Women are more than half of the population on earth, and each day, they’re confronted with distractions, requirements, and demands that keep them from living a healthy lifestyle. When it comes to women’s health and fitness, it is important to find ways to optimize your lifestyle. Many factors affect how you feel, from diet to exercise to overall health. It is never too late to start a new habit, learn a new skill, or practice the proper habits. To understand the best ways to care for ourselves, here are five important topics in women’s health and fitness.
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Exercise and Your Period
Your menstrual cycle should not stop you from exercising, so there is no reason to sit the week out. In addition, exercising regularly can reduce the intensity of menstrual cramps, according to research. Try syncing your exercise to your cycle for the best results.
Sometimes exercise can stop your period if you are exercising too frequently or at a high intensity for long periods. Lack of menstruation is typical in athletes and high-level fitness enthusiasts. If you exercise at a high level and lack menstruation, contact your gynecologist to discuss your options.
Don’t Be Afraid to Lift Heavy
Let’s let go of the stigma of lifting heavy weights and becoming too manly. Physiologically, women do not have the genetics to get super bulky naturally. What makes you look bulky is the added body fat and not the muscles. The more muscle you have, the more calories you burn at rest.
Another case for lifting heavy weights is that it naturally gives you the curves you desire. Finally, weight training strengthens bones, and osteoporosis increases in women as we age. Use weight training as preventative care to protect your bones later!
Asthma is Higher in Women
According to the CDC, Asthma is higher in women. The differing hormones during the menstrual cycle, pregnancy, and menopause can worsen asthma symptoms. Keeping track of when your symptoms worsen during hormonal changes is essential to help prevent an attack. Finally, because women’s lungs are smaller than men’s, they can be more susceptible to asthma triggers. Take note of what triggers your asthma and develop an asthma action plan.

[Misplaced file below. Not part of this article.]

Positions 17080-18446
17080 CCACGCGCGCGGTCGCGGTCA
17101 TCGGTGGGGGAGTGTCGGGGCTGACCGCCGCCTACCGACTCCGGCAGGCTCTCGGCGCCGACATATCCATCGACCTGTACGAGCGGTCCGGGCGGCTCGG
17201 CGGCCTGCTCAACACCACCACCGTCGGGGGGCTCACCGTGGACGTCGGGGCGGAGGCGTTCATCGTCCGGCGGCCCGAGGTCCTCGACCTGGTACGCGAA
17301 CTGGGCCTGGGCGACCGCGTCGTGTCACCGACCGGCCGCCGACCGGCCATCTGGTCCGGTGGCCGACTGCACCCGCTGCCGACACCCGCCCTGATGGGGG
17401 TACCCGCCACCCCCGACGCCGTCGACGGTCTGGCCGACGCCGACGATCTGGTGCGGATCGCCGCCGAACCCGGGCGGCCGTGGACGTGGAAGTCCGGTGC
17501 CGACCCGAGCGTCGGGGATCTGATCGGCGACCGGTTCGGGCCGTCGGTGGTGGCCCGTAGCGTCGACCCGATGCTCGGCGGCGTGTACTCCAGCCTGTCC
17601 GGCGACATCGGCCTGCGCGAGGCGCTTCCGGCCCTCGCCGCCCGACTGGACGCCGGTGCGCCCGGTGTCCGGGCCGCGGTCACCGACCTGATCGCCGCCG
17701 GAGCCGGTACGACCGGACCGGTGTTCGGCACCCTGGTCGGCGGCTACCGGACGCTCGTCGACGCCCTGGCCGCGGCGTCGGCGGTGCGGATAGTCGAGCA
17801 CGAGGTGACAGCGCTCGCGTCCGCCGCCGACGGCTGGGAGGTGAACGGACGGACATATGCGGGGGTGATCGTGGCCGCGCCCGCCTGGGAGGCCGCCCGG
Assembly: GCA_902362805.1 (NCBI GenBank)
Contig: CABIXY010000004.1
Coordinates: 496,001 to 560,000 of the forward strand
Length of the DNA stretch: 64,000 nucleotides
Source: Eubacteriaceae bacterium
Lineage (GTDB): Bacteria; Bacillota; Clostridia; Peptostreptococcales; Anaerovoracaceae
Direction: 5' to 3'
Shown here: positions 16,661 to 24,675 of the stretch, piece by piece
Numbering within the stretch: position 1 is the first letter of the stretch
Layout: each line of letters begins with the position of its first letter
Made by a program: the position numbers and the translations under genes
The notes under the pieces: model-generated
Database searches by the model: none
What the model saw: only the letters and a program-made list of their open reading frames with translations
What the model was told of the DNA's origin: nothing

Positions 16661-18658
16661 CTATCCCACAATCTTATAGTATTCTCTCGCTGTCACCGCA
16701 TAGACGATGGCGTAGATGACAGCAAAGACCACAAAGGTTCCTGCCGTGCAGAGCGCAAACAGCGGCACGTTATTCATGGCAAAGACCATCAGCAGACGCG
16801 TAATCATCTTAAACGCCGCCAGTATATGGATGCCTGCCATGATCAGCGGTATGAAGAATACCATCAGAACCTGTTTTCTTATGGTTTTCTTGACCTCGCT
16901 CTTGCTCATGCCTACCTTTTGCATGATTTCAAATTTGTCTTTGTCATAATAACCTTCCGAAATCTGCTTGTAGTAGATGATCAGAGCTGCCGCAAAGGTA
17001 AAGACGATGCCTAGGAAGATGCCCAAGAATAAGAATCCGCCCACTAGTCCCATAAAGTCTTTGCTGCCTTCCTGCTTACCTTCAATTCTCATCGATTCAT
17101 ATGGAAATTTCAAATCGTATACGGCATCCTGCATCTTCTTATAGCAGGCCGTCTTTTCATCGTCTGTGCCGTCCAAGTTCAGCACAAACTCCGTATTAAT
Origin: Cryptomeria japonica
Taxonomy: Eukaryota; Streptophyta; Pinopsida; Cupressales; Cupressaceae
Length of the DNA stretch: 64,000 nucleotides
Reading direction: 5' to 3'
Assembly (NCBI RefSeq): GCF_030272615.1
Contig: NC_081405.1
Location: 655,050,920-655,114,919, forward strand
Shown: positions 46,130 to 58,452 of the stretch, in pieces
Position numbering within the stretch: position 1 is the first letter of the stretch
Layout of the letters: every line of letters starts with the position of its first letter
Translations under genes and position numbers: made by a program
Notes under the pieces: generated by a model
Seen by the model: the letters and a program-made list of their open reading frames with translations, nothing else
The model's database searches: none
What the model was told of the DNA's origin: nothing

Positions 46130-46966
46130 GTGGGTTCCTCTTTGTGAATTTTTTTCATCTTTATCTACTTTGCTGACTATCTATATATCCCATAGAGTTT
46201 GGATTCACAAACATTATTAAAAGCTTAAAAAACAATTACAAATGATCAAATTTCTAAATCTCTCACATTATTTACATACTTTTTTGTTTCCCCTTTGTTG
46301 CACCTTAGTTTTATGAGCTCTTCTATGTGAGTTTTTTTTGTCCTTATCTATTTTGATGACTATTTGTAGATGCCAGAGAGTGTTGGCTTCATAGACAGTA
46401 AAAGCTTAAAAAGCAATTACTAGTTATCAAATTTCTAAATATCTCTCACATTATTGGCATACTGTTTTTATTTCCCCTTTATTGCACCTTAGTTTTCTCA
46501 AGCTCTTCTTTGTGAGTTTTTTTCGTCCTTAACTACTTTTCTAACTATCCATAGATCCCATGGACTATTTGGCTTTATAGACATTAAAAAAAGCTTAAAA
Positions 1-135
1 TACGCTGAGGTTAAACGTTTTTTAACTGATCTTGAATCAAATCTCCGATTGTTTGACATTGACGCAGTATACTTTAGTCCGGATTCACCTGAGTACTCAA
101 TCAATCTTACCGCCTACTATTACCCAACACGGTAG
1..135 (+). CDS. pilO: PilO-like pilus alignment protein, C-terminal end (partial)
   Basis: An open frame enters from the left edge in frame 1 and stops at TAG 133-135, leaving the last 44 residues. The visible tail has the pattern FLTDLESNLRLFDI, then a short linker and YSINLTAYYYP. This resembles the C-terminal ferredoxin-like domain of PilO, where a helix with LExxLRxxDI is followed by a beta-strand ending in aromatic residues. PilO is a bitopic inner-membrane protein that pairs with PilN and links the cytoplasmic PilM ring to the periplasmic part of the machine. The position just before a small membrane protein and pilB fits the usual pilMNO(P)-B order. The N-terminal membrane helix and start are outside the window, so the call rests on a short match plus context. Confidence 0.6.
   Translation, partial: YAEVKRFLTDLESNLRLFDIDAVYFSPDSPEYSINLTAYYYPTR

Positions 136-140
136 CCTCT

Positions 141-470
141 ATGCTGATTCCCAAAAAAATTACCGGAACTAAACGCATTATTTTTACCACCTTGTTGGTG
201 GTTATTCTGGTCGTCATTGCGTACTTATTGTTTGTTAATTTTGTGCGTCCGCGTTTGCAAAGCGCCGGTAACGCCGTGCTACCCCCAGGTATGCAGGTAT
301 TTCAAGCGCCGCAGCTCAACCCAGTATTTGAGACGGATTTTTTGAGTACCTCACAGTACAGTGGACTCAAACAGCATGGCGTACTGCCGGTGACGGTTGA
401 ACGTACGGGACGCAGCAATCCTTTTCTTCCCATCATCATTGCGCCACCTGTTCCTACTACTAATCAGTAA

Fitness is more than Diet and Exercise
Women have a higher prevalence of stress-related mental health disorders, including stress, anxiety, and depression. Chronic stress trickles down to your ability to show results in your fitness regimen and diet. Black women, in particular, have a higher stress level leading to increased cortisol levels. The higher stress levels are hypothesized to be due to the systemic racism and trauma African American women have faced over generations.
Cortisol is the primary hormone produced by stress and is associated with chronic conditions like diabetes. By managing your stress, you can improve your health and fitness in the long run. In addition, other techniques to help manage mental health include quality sleep. Think of your body as a computer. If you do not allow it to shut down and reset, it will malfunction.
Body image can affect a woman’s desire to exercise and be healthy. You would be surprised at how simple factors can motivate or demotivate someone to begin a healthy lifestyle. A negative body image can lead to unhealthy behaviors in women affecting their overall health. Here are some examples of how body image affects a woman’s participation in health and fitness.
Having large breasts may be desirable for some, but it can be a burden for others. Depending on the size, it may lead to back and neck pain making exercise uncomfortable. Try investing in a high-impact bra to reduce the pressure, or try low-impact activities like cycling and yoga.
Many women decide to get surgery to speed up the aesthetic of a particular body shape. Body enhancements like a Brazilian butt lift (BBL) and breast implants are popular these days. Although this is seen as a headstart, you must continue a regular fitness routine to maintain the results.
If you still lack confidence after surgery, it’s vital to locate the source of your negative view of your body image and find ways to improve without physical changes. For example, reflect on experiences that contributed to your negative outlook and avoid negative self-talk to enhance how you see yourself.
Disordered eating and exercise
In contrast, negative body image can lead to excessive dieting and overexercising. For example, women of moderate weight may undereat to maintain their size, but this is counterproductive to progress. Undereating leads to the loss of desired muscle tone and energy. The perceived quality of life is strained with this cycle of negative body image and extreme measures to improve it.
Overall, research suggests people who exercise for functional purposes may have a better body image. Use exercise as a tool to improve your overall well-being, and the rest will follow. Focus on the things you enjoy doing for an activity for a better experience.
As women, we tend to care of others before putting ourselves first. That is why it is important to prioritize your health and fitness. Use this information to catalyze change. Find new healthy habits and activities you enjoy doing to promote a positive outlook on your health and fitness journey.